The project, which has been supported by two UNSW Major Research Equipment Infrastructure Initiative (MREII) grants in 2015 and 2016, has now entered its second phase and will continue until the end of this year.
Material for the database is being identified and sourced with the generous assistance of a number of organisations, individual experts and libraries. If you would like to provide materials for digitisation or inclusion in the library, please contact Stijn Denayer at firstname.lastname@example.org for more information.
Batiba Guwiyal 'Extinguish the Flame' Indigenous Child Sexual Assault Conference
In March, ILC Deputy Director Dr Kyllie Cripps attended the Batiba Guwiyal 'Extinguish the Flame' Indigenous Child Sexual Assault Conference in Brisbane. The conference, hosted by Carole Vale, the managing director of Murawin, was an opportunity to hear and reflect on the collaborative efforts to tackle the impacts on child sexual assault on Indigenous individuals, families and communities. Three action-packed days witnessed the exchange of information between Aboirginal and Torres Strait Islander people, service providers, researchers and academics, practitioners and professionals, and policy-makers on the nature and extent of child sexual assault, the challenges of responding to the problem and how to do so holistically and in a way that recognises that the impact of sexual assault is far reaching.
Dr Cripps presented her paper, Indigenous Sexual Assault: Implications for Law, Policy and Health, on the final day. Her paper was well received and copies of her presentation can be access here.
'Public policy no longer requires the imprimatur of the Aboriginal people; Aboriginal participation in the decisions taken about their lives is negligible. It is a distraction, an indulgence even. Desperate pleas for a renewed emphasis on Indigenous design and Indigenous participation are met with the unexamined refrain, "We tried that and it didn’t work". A mostly uncritical mainstream media cheers from the sidelines, dutifully promoting prime ministerial remote-community fly-bys as policy and gushingly retweeting images of unnamed natives: state-funded junket as "the coming of the light".'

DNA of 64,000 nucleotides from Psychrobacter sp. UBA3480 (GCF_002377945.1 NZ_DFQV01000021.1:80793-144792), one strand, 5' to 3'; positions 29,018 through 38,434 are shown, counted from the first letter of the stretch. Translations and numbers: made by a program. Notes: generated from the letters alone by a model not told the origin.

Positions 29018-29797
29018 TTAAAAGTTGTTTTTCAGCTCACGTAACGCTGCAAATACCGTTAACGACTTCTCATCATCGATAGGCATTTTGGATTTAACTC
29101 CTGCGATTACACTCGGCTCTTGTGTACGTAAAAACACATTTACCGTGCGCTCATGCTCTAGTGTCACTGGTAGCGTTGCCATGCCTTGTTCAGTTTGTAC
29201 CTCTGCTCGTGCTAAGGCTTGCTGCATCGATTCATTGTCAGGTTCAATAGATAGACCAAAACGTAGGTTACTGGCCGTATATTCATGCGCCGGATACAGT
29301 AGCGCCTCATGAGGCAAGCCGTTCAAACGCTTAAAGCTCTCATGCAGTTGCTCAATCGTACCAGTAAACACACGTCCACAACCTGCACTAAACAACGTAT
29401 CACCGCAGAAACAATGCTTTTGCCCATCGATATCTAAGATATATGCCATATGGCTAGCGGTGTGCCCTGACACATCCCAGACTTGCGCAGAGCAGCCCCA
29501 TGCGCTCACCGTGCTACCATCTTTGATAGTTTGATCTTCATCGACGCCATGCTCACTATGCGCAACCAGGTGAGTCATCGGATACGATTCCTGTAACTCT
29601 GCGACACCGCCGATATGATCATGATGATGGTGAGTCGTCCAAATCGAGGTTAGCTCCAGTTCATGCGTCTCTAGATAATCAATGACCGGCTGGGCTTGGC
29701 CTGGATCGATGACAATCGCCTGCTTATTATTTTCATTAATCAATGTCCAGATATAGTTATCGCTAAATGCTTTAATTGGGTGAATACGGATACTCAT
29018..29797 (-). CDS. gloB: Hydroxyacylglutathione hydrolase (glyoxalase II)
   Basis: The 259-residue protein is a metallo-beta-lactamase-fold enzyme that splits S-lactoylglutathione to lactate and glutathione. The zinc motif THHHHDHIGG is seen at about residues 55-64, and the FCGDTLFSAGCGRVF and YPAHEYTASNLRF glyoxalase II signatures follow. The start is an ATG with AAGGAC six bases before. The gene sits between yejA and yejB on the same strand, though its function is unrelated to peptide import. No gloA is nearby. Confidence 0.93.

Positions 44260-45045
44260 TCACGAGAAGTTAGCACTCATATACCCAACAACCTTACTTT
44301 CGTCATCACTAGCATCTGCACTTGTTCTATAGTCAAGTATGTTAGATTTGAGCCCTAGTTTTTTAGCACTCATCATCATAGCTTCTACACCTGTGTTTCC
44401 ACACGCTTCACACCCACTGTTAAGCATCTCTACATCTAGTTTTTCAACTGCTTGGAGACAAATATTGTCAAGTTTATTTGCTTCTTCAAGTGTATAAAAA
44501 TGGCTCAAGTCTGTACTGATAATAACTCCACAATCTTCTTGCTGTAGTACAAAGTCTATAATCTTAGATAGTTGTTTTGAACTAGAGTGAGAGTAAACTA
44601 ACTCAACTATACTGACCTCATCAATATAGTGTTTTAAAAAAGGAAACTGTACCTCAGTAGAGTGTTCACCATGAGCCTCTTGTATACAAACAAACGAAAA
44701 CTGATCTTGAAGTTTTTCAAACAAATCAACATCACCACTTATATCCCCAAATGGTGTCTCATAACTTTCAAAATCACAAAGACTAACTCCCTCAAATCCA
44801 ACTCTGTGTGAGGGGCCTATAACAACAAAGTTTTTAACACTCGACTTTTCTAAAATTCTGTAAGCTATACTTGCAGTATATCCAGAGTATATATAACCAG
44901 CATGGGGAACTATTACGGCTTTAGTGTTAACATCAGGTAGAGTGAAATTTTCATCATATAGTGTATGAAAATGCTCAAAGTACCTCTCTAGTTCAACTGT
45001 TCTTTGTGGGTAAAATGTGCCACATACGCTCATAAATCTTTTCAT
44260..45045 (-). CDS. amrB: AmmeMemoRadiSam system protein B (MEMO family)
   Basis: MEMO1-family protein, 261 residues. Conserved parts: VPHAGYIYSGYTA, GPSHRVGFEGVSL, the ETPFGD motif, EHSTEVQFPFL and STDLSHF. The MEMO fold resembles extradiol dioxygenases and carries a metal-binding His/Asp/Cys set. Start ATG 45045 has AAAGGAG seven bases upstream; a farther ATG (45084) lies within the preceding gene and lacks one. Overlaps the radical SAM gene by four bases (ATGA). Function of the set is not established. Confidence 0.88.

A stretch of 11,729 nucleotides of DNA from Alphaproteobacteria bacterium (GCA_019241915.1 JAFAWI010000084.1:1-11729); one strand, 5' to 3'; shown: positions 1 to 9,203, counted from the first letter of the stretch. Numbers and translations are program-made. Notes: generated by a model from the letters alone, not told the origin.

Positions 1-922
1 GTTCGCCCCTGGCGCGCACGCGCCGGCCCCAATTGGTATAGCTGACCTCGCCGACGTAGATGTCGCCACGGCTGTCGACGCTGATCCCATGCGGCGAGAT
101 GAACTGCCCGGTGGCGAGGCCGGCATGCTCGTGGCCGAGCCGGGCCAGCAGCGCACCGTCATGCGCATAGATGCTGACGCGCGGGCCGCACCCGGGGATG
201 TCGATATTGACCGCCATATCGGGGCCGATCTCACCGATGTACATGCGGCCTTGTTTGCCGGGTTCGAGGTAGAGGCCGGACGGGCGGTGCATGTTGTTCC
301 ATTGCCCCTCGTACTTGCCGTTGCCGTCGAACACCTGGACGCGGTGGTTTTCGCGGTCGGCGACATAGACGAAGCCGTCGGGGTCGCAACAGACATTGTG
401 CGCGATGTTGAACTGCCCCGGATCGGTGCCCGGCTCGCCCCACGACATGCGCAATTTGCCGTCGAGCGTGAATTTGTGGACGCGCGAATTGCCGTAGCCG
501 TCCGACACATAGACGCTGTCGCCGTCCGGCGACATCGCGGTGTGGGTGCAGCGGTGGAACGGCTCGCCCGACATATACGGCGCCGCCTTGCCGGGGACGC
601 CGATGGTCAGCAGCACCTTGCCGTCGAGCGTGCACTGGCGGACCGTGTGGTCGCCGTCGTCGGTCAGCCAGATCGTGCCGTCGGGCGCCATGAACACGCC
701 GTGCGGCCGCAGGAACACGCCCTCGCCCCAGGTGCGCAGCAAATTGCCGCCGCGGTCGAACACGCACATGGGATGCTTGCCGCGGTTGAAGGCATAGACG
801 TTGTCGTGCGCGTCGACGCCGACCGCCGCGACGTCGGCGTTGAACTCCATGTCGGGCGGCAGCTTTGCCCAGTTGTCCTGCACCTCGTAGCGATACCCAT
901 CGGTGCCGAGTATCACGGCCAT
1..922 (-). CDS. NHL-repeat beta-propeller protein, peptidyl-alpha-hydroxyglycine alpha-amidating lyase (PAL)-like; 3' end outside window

Dr Kyllie Cripps on the Victorian Royal Commission into Family Violence final report
'The Victorian Royal Commission into Family Violence’s final report recognises the disproportionate rate of family violence in Indigenous communities. Aboriginal Victorians are nearly eight times as likely to be involved in a family violence incident involving police than non-Aboriginal Victorians and the rate is increasing.
'Testimony to the commission made it clear that few Aboriginal families were immune to the trauma, despair and damage resulting from family violence.'
ILC Celebrates Historic Canadian Human Rights Tribunal Judgement
At the morning tea, the attendees discussed the significance of the decision in light of the many commonalities that exist between Australia and Canada in terms of Indigenous over-representation in the child protections system. Participants also discussed how they as researchers can better support legal practitioners to bring test cases to test our system in a similar way to the victory in Canada.
Volume 18(2) includes both a general section and a thematic section on Australian Indigenous Constitutional Recognition. In the general section, Jonathan Liljeblad writes about the law's treatment of Indigenous Andaman Jarawa in response to concerns about cultural tourism. Clement Ng considers the position of young Indigenous female offenders in the justice system while Lily O’Neill, drawing from her PhD research, analyses some the reasons behind significant differences in the benefits provided under two major native title agreements. In the final article, Rob While discusses the use of a restorative justice approach in a recent NSW Land and Environment Court case where the environmental harm affected a particular Indigenous community.